More door myths: Double doors for superstitious people

Melissa Nesbitt from Texarkana Museums System in Arkansas writes, “I just heard this from a visitor to our museum today–he can’t (of course) remember at what historic home he heard it, but it went something like this–there were often double doors on older homes (one on each side of the front area I think he meant), and one was used for entering and one for exiting because it was “bad luck” to enter and exit through the same door.  Yeah, right…  ”

Actually, Melissa, your visitor has it backwards. The superstition says it is bad luck for entering and exiting through different doors. So if you entered through the back door, you should exit through the back door to avoid bad luck. Some attribute this to Irish superstition; others to general folklore. 

I can’t quite see what the visitor here had in mind . . . “double doors” are just a single opening with two doors that open from the middle. If he meant “two front doors” in one house, he’s probably picturing a duplex. 


14 Responses to More door myths: Double doors for superstitious people

  1. Ella Aderman says:

    What I have heard as an explanation of the 2 separate, side-by-side front doors in a single family residence, is that one was for men, and one for women.

  2. Miss Susie says:

    Our home was built in 1962. There are two front doors here. One is the original door and gets stuck frequently. The second was built during the major renovations in the 80s.

    Sent from my iPhone

  3. S.P. Whitham says:

    These aren’t duplexes. But there are quite a few of these older homes (mid 1800’s) in southeastern Indiana similar to the one pictured but more are single storied. Never learned why. A fashion statement?

  4. Elizabeth SImon says:

    I worked at a mid-18th century historic house in Virginia that originally had two side-by-side front doors. The explanation there was that one was a family entry, and the other was a visitor/public/business entry. The owner’s office (he did carpentry and contracting) and the dining/entertaining room were on the side of the house with the visitor entry, with bedrooms and family space on the other. A later owner turned one of the doors into a window, but evidence of the original design was evident when the house was restored.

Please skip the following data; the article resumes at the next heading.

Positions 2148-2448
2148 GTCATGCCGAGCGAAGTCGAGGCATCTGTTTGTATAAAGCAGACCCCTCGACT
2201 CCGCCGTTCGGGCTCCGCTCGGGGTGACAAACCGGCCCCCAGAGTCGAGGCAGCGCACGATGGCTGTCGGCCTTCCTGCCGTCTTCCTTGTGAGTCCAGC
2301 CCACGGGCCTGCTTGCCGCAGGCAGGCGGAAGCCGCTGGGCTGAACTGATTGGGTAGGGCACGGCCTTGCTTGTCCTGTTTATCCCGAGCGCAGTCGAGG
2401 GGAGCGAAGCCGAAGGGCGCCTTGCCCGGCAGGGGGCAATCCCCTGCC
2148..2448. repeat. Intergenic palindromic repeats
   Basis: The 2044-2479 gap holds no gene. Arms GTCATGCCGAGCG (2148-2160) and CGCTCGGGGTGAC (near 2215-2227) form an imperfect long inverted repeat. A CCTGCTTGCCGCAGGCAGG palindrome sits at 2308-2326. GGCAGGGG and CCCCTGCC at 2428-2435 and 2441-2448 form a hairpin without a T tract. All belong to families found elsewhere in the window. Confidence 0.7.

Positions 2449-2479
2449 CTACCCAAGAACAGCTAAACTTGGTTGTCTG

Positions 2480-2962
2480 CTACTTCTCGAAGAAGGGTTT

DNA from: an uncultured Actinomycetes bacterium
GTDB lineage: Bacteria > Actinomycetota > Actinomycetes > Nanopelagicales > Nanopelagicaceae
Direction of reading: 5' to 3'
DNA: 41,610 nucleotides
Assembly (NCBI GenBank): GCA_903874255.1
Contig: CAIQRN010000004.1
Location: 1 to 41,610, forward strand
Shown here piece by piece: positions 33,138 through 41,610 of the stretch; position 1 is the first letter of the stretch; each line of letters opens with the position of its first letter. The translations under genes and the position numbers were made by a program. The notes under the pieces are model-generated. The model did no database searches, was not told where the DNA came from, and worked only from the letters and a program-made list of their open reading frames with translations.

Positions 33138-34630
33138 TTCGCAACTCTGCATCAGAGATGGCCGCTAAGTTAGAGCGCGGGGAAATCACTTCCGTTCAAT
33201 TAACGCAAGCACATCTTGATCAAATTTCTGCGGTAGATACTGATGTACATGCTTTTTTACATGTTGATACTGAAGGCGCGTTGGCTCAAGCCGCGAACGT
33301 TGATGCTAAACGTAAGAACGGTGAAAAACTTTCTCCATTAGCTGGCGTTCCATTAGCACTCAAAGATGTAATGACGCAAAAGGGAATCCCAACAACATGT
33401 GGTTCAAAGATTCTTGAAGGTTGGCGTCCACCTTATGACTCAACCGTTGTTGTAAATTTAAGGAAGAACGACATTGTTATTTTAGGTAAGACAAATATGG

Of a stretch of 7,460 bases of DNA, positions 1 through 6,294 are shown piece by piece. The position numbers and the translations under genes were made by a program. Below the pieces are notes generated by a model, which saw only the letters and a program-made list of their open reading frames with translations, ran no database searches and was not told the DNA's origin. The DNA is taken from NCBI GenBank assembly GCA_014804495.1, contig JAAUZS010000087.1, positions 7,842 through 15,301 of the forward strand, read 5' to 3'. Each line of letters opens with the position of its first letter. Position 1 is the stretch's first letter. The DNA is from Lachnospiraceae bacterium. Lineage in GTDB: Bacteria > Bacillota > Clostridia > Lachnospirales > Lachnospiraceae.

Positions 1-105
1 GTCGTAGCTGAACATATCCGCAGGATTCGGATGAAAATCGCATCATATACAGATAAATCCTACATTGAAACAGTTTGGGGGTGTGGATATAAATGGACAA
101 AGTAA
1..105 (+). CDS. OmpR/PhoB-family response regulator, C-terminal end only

5. sheafferhistorian says:

    Reblogged this on Practically Historical.

  6. jseapker says:

    In the South, there are churches that have two entrances, one for men and one for women. Janet

    Janet K. Seapker

    Architectural Historian

    307 N 15th Street

    Wilmington, NC 28401-3813

  7. Barb King says:

    A Pennsylvania German home I worked in (common near Ohio/Penn.border) had this look. One front door (the left) went directly into the parlor, one front door into the foyer, which itself had doors to each room.

    Entering the right side door you could hang your coat and hat. In front of you was the staircase, to the left would be another parlour entrance, but if you turned right, it led to the dining room.

    We theorize it was to keep formal visitors from seeing the family sitting room or kitchen.Andbthe extra doors trapped the warmth in the rooms in winter. As staff we rarely used these doors when there were two in the kitchen, and one to the cellar, which had it’s own exit.

    A late Victorian remodel/redecorating of an older true-brick family home, it was a really neat home.

  8. My grandmother (Welch-Irish) said that if you left by a different door than the one you entered, it would bring more visitors. I guess the luck depended on the people.

  9. Katie says:

    I live in Ireland and some people here still think it’s bad luck to enter and leave a house by different doors (mostly in a joking way but it’s still remembered and referenced). But we do live in the country so I wouldn’t say it’s widespread.

  10. LINDA SIMMONS says:

    The house I grew up in (built 1873) had two doors separated by four feet. My g-g-aunt lived there right after it was built. The door to the left was to enter the living room. The door to the right went into the sleeping quarters and the upstairs. The right door went directly into the main sleeping area with the stairs halfway down the room. At some time in the 1890s a second room was added to the back of the sleeping quarters for my aunt and uncle to live in after they were married. Of the houses my aunts, uncles, and grandparents lived in, only two did not have double doors. All doors on the right led into the sleeping quarters.

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